Other members of the team may have their own opinions here. But IMO - there will not be a time anytime soon (if ever) that Counterparty will primarily target a chain other than Bitcoin’s. It’s good to support the other chains to a limited degree, as the separation of concern in the code will be well delineated. But, I believe that counterparty (and Bitcoin) is primarily a settlement tool , and that as such the cost to transact on Bitcoin is a feature (as measured in its corresponding immutability), and not a bug. I would expect that lightning network, or something like it will be used to settle small transactions.

As for Bitcoin being ditigal Gold - I would suggest that you let Bitcoin be Bitcoin, and not try to shoehorn it into a 20th century analogy. Whether Bitcoin is a good store of value remains to be seen, but in the time I’ve been following the technology, it’s certainly been performing wonderfully :slight_smile:

1 Like

Isn’t this this max blocksize thing really a non-issue?
(Edit: I mean, keeping an artificial 1MB limit is a problem. No limit at all would not be a problem).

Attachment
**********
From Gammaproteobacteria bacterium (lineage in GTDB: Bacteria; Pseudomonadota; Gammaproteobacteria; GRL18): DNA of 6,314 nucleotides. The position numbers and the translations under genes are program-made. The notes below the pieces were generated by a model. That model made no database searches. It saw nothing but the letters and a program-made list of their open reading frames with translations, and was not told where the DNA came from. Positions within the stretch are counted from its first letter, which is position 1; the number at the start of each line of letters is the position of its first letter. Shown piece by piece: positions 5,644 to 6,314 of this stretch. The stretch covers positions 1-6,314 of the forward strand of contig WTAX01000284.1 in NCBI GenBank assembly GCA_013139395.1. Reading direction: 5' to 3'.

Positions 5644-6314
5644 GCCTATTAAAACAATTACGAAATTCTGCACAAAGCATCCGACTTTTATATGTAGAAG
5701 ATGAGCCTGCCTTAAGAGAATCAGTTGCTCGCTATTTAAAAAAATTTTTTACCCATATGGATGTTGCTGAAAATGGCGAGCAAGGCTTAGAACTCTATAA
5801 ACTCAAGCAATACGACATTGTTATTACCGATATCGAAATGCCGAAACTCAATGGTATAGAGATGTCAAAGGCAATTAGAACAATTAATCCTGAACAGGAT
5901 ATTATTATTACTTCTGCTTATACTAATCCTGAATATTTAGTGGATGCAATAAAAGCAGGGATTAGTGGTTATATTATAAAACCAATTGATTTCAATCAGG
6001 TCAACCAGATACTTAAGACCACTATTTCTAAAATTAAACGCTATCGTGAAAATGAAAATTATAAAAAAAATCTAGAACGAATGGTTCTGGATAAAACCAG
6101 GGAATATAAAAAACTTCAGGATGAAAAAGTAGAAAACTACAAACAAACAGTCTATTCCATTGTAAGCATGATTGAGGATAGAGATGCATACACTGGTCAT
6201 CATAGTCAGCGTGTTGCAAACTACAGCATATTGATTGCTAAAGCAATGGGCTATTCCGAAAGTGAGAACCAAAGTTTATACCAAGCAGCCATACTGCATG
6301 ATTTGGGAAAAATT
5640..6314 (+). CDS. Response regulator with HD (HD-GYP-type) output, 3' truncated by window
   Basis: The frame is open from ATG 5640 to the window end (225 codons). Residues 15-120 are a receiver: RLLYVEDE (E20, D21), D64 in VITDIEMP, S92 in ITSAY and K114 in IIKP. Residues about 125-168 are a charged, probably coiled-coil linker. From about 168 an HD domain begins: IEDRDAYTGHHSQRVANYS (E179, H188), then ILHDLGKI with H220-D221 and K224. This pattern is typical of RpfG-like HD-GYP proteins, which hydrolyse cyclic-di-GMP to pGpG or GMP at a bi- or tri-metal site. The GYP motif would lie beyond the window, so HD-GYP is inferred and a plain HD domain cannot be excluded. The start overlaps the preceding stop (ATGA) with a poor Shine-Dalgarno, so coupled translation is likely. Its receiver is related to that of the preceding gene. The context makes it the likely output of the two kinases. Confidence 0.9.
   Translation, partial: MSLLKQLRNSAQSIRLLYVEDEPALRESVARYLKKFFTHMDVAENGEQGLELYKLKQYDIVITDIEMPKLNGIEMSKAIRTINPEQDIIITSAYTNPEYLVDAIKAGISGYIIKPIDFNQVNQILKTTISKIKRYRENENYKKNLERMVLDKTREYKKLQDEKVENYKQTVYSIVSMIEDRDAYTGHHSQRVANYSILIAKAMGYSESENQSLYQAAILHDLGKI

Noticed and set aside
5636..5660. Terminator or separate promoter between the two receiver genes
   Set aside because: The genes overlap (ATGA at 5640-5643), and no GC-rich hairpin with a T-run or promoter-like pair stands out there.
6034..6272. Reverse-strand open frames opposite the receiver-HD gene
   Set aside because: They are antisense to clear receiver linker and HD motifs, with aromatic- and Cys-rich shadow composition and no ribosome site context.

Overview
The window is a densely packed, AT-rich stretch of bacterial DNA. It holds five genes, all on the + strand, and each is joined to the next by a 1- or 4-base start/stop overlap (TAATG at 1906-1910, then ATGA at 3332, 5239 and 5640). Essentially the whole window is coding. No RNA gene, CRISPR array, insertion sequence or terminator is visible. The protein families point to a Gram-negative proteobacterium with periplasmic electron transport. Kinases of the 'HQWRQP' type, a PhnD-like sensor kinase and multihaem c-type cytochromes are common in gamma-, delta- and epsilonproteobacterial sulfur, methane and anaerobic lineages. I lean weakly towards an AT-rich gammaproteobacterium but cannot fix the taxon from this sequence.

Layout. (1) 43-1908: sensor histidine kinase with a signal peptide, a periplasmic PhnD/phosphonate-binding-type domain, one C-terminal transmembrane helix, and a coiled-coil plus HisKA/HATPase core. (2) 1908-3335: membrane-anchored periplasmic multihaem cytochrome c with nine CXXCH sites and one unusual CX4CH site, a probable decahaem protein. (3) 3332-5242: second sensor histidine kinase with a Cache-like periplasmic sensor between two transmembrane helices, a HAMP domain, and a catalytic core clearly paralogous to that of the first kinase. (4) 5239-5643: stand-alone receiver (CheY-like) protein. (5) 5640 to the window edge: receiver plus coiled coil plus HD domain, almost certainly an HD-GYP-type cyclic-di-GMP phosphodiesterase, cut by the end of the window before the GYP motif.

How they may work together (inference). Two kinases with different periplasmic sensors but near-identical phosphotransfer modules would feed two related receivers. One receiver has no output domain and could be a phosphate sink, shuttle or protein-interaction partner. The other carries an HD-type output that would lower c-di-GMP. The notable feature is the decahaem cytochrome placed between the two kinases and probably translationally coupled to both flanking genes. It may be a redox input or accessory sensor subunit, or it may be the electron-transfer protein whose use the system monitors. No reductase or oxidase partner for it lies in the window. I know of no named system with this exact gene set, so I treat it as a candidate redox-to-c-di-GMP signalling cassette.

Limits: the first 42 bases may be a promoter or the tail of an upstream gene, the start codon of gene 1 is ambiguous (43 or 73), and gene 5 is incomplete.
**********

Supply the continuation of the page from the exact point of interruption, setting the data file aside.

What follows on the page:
Whenever a miner finds a block he can choose how many transactions to include, right? The more txs, the higher the orphan risk (because someone else may find a block around the same time and the smallest block is likely to propagate faster). Therefore there’s a strong incentive for making blocks small.

I’d say that even with no max blocksize, the miner bias of making blocks too small would be of a greater concern.

If the concern is that some rough, spammy miner (not caring about profit) includes enormous blocks, why not just put the max at last 1000 blocks’ average size, or something of that nature? If bandwidth, cpu power and storage increase by a factor of a hundred over the next decade, fine, Bitcoin will scale well and 100 MB blocks will be the norm. If technology plateaus, well, txs will be expensive but workarounds such as offchain transactions, lightning network (???) may be good enough compromises.

I think time required to mine a block is determined by the difficulty level.
Miners could exclude some transactions (after they “score” the generation bounty) to minimize time spent, but in practice that doesn’t impact their times a lot, so most include low-fee transactions anyway. It is economical to not mine the smallest block size possible.